Snakes and sandwiches: Optimal clustering strategies for a data warehouse.
H. V. Jagadish, Laks V. S. Lakshmanan and Divesh Srivastava.
Physical layout of data is a crucial determinant of performance
in a data warehouse. The optimal clustering of data on disk,
for minimizing expected I/O, depends on the query workload.
In practice, we often have a reasonable sense of the likelihood
of different classes of queries, e.g., 40% of the queries
concern calls made from some specific telephone number in some
month. In this paper, we address the problem of finding an
optimal clustering of records of a fact table on disk, given
an expected workload in the form of a probability distribution
over query classes.
Attributes in a data warehouse fact table typically have
hierarchies defined on them (by means of auxiliary dimension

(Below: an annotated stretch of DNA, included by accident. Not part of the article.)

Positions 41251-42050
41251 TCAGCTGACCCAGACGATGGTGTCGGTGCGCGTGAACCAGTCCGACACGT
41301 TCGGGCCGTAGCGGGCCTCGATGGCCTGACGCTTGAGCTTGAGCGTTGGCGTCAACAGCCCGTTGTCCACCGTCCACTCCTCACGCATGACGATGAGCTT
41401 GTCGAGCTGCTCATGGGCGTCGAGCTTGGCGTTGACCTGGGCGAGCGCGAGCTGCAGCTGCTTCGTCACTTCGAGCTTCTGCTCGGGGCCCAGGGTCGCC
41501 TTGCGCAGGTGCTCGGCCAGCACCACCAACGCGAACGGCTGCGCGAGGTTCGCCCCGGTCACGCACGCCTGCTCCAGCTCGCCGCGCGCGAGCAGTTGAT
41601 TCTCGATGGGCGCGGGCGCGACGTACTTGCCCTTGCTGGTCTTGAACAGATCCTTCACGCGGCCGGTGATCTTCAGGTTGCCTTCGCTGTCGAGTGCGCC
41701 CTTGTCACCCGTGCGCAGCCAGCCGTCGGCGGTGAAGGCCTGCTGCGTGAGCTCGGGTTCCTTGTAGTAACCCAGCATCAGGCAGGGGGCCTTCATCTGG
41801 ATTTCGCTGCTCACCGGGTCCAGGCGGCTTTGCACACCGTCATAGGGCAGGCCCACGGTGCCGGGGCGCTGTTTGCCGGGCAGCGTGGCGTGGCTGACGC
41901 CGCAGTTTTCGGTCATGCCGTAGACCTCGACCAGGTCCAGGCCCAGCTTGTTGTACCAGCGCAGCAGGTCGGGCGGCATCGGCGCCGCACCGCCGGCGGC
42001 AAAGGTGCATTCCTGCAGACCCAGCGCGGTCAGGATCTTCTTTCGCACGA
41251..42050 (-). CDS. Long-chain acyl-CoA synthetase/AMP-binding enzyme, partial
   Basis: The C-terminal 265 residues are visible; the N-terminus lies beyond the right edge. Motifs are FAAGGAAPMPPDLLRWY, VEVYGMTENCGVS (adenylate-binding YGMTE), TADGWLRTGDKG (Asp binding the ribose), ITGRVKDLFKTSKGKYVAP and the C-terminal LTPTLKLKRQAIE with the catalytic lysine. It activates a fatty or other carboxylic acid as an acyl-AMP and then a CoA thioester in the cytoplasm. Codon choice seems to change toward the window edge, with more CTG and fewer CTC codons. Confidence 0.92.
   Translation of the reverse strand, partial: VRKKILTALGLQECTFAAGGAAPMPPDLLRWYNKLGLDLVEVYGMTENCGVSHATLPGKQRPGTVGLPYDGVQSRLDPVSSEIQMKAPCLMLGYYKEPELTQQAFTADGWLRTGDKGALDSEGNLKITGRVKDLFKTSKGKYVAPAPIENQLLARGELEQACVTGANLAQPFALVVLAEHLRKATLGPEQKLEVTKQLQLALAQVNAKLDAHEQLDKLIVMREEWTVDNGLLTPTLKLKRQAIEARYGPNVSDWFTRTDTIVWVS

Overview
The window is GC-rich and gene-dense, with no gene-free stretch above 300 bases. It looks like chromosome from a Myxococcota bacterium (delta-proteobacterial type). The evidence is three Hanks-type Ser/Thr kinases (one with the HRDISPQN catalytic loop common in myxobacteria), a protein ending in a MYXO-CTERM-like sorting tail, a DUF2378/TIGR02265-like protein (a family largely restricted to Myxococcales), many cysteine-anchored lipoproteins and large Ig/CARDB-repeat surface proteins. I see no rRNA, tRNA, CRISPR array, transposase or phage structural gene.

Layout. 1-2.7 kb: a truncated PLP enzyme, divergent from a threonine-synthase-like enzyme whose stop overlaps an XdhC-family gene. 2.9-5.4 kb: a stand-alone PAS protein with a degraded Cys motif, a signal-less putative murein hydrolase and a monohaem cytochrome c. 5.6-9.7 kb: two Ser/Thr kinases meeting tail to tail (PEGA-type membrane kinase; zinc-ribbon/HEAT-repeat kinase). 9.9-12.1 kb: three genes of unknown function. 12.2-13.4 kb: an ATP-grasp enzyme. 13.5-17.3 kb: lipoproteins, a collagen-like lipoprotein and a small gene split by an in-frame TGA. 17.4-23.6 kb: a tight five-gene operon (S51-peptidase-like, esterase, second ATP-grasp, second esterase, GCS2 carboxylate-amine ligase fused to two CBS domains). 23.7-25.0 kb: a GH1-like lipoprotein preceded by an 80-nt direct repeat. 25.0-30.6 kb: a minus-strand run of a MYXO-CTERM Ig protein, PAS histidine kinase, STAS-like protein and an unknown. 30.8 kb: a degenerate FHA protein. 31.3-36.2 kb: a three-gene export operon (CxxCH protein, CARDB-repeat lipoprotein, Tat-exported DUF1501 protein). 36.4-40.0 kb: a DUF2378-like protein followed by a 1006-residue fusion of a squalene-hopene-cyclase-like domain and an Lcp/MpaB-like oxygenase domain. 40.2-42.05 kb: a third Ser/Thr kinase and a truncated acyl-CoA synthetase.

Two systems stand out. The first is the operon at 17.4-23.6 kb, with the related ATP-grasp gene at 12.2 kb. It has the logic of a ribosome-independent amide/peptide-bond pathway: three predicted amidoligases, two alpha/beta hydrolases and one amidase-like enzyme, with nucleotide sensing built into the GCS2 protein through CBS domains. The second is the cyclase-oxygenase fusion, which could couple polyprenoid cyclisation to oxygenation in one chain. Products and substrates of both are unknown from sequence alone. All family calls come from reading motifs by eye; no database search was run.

tables). The product of the dimensional hierarchy levels forms
a lattice and leads to a natural notion of query classes.
Optimal clustering in this context is a combinatorially
explosive problem with a huge search space (doubly exponential
in number of hierarchy levels). We identify an important
subclass of clustering strategies called lattice paths, and
present a dynamic programming algorithm for finding the optimal
lattice path clustering, in time linear in the lattice size.
We additionally propose a technique called snaking, which when
applied to a lattice path, always reduces its cost. For a
representative class of star schemas, we show that for every
workload, there is a snaked lattice path which is globally
optimal. Further, we prove that the clustering obtained by
applying snaking to the optimal lattice path is never much
worse than the globally optimal snaked lattice path clustering.
We complement our analyses and validate the practical utility
of our techniques with experiments using TPC-D benchmark data.